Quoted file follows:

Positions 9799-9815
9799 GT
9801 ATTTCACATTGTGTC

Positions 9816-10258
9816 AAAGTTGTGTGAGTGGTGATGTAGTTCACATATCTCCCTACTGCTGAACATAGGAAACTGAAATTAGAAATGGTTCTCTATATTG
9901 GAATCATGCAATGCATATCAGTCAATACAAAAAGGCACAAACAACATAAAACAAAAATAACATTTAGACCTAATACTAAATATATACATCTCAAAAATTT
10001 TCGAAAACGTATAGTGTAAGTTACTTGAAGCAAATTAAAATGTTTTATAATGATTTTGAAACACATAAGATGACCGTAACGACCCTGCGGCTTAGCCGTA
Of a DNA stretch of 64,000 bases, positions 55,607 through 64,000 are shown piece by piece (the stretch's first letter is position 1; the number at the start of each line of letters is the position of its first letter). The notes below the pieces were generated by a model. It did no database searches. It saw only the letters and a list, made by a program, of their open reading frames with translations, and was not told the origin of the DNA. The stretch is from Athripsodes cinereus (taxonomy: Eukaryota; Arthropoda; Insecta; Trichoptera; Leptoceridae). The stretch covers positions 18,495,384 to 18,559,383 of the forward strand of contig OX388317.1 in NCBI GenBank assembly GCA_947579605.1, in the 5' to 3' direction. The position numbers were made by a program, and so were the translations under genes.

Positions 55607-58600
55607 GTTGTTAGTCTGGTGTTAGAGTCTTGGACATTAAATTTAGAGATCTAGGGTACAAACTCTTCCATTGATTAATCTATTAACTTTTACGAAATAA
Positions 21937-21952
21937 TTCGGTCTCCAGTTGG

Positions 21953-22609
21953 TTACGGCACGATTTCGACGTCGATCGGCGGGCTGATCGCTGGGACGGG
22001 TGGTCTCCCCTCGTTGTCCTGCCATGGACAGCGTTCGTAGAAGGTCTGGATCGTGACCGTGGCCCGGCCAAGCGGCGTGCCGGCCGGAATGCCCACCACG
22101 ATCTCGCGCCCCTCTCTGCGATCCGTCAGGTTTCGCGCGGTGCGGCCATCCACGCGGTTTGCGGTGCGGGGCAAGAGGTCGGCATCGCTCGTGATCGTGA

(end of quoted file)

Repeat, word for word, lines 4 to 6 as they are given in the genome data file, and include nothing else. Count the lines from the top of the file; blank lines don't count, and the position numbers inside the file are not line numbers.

Positions 9816-10258
9816 AAAGTTGTGTGAGTGGTGATGTAGTTCACATATCTCCCTACTGCTGAACATAGGAAACTGAAATTAGAAATGGTTCTCTATATTG
9901 GAATCATGCAATGCATATCAGTCAATACAAAAAGGCACAAACAACATAAAACAAAAATAACATTTAGACCTAATACTAAATATATACATCTCAAAAATTT